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How to Train Your Dragon (2010)

Jay Baruchel , Gerard Butler , Dean DeBlois , Chris Sanders  |  PG |  DVD
4.8 out of 5 stars  See all reviews (1,861 customer reviews)

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How to Train Your Dragon How to Train Your Dragon 4.8 out of 5 stars (1,861)
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How to Train Your Dragon + The LEGO Movie (DVD + UltraViolet Combo Pack) + Frozen
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Product Details

  • Actors: Jay Baruchel, Gerard Butler, Craig Ferguson, America Ferrera, Jonah Hill
  • Directors: Dean DeBlois, Chris Sanders
  • Format: Multiple Formats, Color, Dolby, Dubbed, NTSC
  • Language: English (Dolby Digital 5.1), Spanish (Dolby Digital 5.1)
  • Subtitles: English, French, Spanish
  • Dubbed: French, Spanish
  • Region: Region 1 (U.S. and Canada only. Read more about DVD formats.)
  • Aspect Ratio: 2.35:1
  • Number of discs: 1
  • Rated: PG (Parental Guidance Suggested)
  • Studio: DreamWorks
  • DVD Release Date: October 15, 2010
  • Run Time: 98 minutes
  • Average Customer Review: 4.8 out of 5 stars  See all reviews (1,861 customer reviews)
  • ASIN: B002ZG97YM
  • Amazon Best Sellers Rank: #319 in Movies & TV (See Top 100 in Movies & TV)
  • Learn more about "How to Train Your Dragon" on IMDb

Special Features

Go Behind the Scenes with the Cast and Filmmakers that Brought the Dragons to Life

Editorial Reviews

Amazon.com

A winning mixture of adventure, slapstick comedy, and friendship, How to Train Your Dragon rivals Kung Fu Panda as the most engaging and satisfying film DreamWorks Animation has produced. Hiccup (voice by Jay Baruchel) is a failure as a Viking: skinny, inquisitive, and inventive, he asks questions and tries out unsuccessful contraptions when he's supposed to be fighting the dragons that attack his village. His father, chief Stoick the Vast (Gerard Butler), has pretty much given up on his teenage son and apprenticed him to blacksmith Gobber (Craig Ferguson). Worse, Hiccup knows the village loser hasn't a chance of impressing Astrid (America Ferrera), the girl of his dreams and a formidable dragon fighter in her own right. When one of Hiccup's inventions actually works, he hasn't the heart to kill the young dragon he's brought down. He names it Toothless and befriends it, although he's been taught to fear and loathe dragons. Codirectors and cowriters Chris Sanders and Dean DeBlois, who made Disney's delightful Lilo and Stitch, provide plenty of action, including vertiginous flying sequences, but they balance the pyrotechnics with moments of genuine warmth that make the viewer root for Hiccup's success. Many DreamWorks films get laughs from sitcom one-liners and topical pop culture references; as the humor in Dragon comes from the characters' personalities, it feels less timely and more timeless. Toothless chases the spot of sunlight reflected off Hiccup's hammer like a giant cat with a laser pointer; Hiccup uses his newly found knowledge (and an icky smoked eel) to defeat two small dragons--and impress the other kids. How to Train Your Dragon will be just as enjoyable 10 or 20 years from now as it is today. (Rated PG: suitable for ages 8 and older, violence, some intense action and scary dragons) --Charles Solomon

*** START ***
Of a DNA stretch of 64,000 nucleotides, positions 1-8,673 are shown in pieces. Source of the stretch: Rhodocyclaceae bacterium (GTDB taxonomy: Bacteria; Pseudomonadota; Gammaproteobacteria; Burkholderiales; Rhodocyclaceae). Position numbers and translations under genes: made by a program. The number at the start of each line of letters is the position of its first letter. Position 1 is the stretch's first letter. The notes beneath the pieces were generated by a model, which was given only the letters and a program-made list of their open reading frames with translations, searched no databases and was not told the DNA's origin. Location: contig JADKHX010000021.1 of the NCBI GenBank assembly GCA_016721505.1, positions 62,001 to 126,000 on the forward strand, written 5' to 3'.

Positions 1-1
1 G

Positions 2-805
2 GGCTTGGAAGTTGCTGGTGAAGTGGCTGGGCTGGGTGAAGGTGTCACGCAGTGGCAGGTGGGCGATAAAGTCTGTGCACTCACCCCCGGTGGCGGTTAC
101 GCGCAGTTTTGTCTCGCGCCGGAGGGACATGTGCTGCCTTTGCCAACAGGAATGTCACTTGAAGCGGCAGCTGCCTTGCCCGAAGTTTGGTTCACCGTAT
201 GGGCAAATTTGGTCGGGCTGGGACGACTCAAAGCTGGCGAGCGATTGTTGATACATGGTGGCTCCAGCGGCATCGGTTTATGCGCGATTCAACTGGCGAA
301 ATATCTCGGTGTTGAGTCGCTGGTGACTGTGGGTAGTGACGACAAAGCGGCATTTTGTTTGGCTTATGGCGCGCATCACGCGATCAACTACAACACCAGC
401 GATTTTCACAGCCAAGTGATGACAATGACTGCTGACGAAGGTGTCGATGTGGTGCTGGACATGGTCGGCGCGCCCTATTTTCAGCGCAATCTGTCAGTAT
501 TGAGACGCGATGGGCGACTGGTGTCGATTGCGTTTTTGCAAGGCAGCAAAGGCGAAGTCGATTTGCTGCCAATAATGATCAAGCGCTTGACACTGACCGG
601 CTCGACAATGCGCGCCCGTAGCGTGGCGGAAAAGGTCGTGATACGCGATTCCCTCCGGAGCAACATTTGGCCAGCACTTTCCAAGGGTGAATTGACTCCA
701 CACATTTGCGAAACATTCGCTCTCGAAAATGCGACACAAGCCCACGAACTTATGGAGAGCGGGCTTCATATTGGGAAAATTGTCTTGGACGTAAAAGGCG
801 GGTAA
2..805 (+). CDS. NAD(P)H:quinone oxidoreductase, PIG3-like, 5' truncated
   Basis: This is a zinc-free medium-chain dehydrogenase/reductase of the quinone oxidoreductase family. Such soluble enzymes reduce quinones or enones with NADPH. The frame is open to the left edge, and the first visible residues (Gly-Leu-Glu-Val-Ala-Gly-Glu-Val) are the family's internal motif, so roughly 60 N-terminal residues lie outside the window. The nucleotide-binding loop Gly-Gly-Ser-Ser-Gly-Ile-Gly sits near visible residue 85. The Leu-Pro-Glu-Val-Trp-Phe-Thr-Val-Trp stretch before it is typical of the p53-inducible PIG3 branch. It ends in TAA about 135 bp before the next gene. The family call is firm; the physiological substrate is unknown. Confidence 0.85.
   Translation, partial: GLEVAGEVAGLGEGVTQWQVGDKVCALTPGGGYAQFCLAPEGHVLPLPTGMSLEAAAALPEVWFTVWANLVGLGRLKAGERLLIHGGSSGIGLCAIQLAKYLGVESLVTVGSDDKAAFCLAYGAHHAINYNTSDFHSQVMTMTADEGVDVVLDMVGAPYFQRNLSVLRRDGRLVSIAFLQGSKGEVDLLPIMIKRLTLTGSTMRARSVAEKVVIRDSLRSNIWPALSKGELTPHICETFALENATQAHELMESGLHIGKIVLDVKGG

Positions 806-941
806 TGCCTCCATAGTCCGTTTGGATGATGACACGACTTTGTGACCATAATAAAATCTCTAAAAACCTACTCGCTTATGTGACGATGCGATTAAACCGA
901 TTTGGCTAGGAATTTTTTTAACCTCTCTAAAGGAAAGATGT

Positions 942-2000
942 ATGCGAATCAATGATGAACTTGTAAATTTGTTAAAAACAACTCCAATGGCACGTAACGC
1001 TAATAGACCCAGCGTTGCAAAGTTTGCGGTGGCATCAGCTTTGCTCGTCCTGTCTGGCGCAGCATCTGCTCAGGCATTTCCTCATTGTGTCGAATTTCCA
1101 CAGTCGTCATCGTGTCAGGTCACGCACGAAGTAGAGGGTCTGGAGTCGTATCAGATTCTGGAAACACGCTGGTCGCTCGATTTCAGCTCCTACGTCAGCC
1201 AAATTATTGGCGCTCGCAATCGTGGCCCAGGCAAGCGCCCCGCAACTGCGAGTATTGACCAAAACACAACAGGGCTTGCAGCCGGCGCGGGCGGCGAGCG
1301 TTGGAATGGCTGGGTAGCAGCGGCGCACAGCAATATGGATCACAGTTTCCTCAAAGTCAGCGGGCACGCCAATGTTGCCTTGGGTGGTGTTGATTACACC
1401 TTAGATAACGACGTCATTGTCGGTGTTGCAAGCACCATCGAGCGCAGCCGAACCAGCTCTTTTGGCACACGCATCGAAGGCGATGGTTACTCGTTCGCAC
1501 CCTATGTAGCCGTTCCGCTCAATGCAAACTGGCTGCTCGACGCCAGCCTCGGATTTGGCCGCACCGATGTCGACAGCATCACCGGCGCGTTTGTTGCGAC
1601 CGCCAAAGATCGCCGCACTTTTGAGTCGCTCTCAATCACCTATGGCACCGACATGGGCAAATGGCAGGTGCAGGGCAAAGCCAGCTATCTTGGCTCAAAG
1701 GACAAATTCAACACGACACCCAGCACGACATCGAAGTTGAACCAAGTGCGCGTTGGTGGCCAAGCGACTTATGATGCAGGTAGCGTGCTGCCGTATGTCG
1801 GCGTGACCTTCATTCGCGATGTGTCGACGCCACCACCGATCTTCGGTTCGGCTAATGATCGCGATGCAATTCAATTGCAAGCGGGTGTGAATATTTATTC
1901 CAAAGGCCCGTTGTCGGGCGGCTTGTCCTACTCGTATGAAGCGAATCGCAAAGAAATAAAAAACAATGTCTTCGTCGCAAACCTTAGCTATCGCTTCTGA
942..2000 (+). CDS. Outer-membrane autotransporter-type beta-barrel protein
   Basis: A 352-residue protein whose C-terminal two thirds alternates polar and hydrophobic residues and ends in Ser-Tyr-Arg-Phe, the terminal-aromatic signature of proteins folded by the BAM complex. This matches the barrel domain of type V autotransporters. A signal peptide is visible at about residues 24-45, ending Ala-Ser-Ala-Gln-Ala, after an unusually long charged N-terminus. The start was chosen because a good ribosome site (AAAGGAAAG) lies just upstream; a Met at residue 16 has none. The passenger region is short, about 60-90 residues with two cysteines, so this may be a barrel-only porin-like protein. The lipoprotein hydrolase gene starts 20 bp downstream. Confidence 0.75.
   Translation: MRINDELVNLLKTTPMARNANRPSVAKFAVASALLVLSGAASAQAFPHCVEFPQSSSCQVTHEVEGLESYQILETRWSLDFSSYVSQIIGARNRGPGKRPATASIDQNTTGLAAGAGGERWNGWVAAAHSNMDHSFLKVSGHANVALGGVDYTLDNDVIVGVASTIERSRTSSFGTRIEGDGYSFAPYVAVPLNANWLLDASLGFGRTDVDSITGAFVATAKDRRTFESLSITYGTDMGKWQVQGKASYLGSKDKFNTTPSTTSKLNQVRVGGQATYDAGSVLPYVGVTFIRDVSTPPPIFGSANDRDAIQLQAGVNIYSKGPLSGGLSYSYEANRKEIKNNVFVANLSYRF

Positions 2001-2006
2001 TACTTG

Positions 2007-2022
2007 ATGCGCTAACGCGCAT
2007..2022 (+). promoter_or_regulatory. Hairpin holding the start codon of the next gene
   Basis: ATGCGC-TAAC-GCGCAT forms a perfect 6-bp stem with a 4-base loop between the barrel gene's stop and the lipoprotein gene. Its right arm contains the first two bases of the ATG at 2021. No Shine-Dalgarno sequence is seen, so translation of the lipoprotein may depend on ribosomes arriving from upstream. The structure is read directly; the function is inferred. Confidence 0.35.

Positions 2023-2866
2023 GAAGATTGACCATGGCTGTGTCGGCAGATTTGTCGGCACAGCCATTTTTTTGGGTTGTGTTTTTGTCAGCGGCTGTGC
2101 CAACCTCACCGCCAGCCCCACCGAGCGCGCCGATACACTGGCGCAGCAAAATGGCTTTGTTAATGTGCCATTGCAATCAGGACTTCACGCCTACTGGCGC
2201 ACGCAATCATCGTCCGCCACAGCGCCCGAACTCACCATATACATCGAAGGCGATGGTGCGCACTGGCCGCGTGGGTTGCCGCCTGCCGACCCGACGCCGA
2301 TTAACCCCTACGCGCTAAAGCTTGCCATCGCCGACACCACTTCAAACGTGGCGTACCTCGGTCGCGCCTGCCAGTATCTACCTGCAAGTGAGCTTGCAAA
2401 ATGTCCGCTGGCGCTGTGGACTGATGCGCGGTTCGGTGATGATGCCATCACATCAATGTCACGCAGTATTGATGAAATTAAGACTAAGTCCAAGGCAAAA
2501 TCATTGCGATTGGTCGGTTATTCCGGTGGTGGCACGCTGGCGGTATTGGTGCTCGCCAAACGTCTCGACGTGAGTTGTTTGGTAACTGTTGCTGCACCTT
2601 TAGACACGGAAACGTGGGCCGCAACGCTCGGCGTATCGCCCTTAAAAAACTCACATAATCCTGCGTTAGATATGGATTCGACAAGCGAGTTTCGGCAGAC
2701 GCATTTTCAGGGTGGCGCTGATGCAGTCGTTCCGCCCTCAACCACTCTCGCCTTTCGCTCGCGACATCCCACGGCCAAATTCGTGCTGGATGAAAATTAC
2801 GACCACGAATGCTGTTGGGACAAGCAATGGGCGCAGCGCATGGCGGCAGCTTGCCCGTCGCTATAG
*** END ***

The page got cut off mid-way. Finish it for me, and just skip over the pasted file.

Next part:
Product Description

A winner with audiences and critics alike, DreamWorks Animation’s How to Train Your Dragon rolls fire-breathing action, epic adventure and laughs into a captivating and original story. Hiccup is a young Viking who defies tradition when he befriends one of his deadliest foes – a ferocious dragon he calls Toothless. Together, the unlikely heroes must fight against all odds to save both their worlds in this “wonderful good-time hit!” (Gene Shalit, Today).

Customer Reviews

Most Helpful Customer Reviews
391 of 417 people found the following review helpful
5.0 out of 5 stars A Boy & His Dragon March 28, 2010
Format:Blu-ray
How to Train Your Dragon is the latest from the stable of Dreamworks, but apart from the animation style, you'd never know it.

How to Train Your Dragon is the story of Hiccup, a Viking who feels out of place since he's not a fan of killing the dragons the Viking's world so revolves around in. But, when Hiccup captures the rare Night Fury Dragon and inadvertently injures it, the two become fast friends and attempt to bridge the gap of understanding between the Dragons & the Vikings. It may not sound like much, but things are deeper than they may seem here, and they are 3 reasons you need to go out and watch this movie right now.